Build a professional network. Connecting to the larger organization requires building collegial relationships and effectively communicating with leaders throughout your higher headquarters. Although you have earned the opportunity to command a company, you should still maintain a profound curiosity to learn as much as you can about leadership and the profession. Don’t limit your leader interactions to the battalion commander. The headquarters is full of tried and tested officers and non-commissioned officers. Identify those who can help you grow as a leader and converse with them frequently as they will provide insight and direction in areas where you lack experience. When I was in the cavalry squadron, I constantly sought guidance from the command sergeant major (CSM). A good CSM can give candid, relevant advice on any issue regarding Soldiers and will humble you with their knowledge and experience. While you will only seek leadership council from a few individuals, it is necessary to build professional relationships and effectively communicate with the other leaders in the battalion. Having strong relationships throughout the staff will allow everyone to quickly get past frustrations and moments of confusion as you work towards resolutions that are in the best interest of the entire unit.

Don’t let company command be a lonely job. Relationship building is not exclusive to your higher headquarters and the partnerships you build with your fellow commanders are just as important as the ones you create with the staff. Make it a regular occurrence to collaborate with the four or five other company commanders in the battalion as the ability for companies to effectively work together is vital for the success of the organization. If a fellow commander has a product, system, or training idea that you like don’t be stubborn…take it, adjust it, and make it your own. Just be willing and ready to reciprocate when the time comes. It is a real detriment to the unit if any commander is struggling. A selfless leader will jump at the opportunity to help when needed. Keep in mind, that within the span of a few training exercises, you will move from rookie to seasoned commander. Further, the urge to compete with your fellow commanders is healthy and necessary but make sure you are competing for the right reasons. It is extremely short sighted to go into command with the attitude that you are battling against your fellow commanders for OER bullets and rankings. Compete to make the other commanders around you better, as it will ultimately make you and the battalion better.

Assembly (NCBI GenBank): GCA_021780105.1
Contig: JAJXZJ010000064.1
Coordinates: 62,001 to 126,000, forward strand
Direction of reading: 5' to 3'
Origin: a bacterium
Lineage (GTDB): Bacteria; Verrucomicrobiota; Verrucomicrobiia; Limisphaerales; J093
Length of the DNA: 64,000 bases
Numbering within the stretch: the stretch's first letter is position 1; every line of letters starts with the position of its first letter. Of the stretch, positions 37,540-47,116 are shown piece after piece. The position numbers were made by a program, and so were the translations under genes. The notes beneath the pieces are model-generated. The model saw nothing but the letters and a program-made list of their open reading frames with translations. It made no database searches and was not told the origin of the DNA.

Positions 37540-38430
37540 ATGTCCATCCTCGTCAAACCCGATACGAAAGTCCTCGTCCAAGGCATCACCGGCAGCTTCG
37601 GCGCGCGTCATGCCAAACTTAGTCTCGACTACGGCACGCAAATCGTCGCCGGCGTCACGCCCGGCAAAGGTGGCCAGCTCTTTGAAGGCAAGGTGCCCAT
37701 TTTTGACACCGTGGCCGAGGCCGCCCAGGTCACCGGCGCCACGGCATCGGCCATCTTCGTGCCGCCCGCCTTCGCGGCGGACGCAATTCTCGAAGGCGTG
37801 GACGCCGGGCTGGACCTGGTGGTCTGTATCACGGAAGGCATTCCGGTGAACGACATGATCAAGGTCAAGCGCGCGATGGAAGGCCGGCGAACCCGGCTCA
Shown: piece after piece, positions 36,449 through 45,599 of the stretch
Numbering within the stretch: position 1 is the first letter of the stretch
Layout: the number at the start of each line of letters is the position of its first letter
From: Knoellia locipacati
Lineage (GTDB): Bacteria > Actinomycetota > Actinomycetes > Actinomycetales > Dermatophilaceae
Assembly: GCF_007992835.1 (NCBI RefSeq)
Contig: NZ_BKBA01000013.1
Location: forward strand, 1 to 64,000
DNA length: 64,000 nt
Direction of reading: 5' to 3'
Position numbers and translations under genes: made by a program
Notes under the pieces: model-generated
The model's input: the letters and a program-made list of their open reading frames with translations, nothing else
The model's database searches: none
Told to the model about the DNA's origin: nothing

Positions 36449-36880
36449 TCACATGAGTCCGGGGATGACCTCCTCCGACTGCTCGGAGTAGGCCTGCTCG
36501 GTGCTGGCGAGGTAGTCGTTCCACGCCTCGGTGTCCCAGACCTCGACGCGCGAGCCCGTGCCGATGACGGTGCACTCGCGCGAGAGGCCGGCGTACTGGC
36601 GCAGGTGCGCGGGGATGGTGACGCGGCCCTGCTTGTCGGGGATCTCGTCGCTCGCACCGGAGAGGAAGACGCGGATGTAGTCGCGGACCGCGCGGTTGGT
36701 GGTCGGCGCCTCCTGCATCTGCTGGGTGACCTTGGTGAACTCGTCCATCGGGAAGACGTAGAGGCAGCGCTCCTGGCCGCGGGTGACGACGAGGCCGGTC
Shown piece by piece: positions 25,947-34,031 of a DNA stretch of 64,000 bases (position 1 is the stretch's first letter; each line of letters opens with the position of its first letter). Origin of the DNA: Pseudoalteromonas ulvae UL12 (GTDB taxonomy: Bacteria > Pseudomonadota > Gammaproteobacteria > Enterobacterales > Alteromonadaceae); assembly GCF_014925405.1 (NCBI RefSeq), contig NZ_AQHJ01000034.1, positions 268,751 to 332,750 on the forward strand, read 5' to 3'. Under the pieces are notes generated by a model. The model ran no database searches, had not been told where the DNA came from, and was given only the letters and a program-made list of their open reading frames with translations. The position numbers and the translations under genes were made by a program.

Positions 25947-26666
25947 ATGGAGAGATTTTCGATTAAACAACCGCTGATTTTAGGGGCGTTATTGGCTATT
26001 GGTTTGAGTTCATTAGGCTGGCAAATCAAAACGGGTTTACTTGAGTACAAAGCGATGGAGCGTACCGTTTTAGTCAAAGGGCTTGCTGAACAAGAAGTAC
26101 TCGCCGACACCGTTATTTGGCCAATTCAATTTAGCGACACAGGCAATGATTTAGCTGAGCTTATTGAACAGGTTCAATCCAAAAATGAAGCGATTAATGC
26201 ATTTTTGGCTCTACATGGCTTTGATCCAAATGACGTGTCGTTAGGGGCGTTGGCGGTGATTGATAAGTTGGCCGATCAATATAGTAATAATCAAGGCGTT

Focus on solutions instead of problems. During your tenure as a commander, there will be times when you become aggravated and upset with the decisions or actions of your higher headquarters. Although you may feel compelled to argue or protest in a public setting to prove a point and highlight the perceived injustice, don’t. This is usually ineffective and you or your company may have inadvertently contributed to the problem. Not only is calling out the operations officer during the training meeting or yelling at the S1 at command and staff counterproductive for a multitude of reasons, but it exacerbates the dilemma while failing to solve the original grievance. However frustrating these situations can be, they serve as great opportunities for you to learn and grow as a commander. Having a legitimate concern is fine and discussing them in the proper forum expected, but proposing a viable solution is as equally important as exposing a problem. After all, the Army is a learning organization with a high level of turnover, so it should not be a shock when problems or inefficiencies are uncovered within your organization. You can earn a lot of credibility and increase your sphere of influence within the battalion by collaborating with the larger organization to solve complex problems instead of merely complaining about issues.

Assuming command is a tremendous individual accomplishment but how you contribute to the larger organization will be a significant measurement of your success. By making a concentrated effort to connect with your higher headquarters and ensuring your decisions contribute to the larger effort, you will be on the right path to making both your company and the battalion great organizations!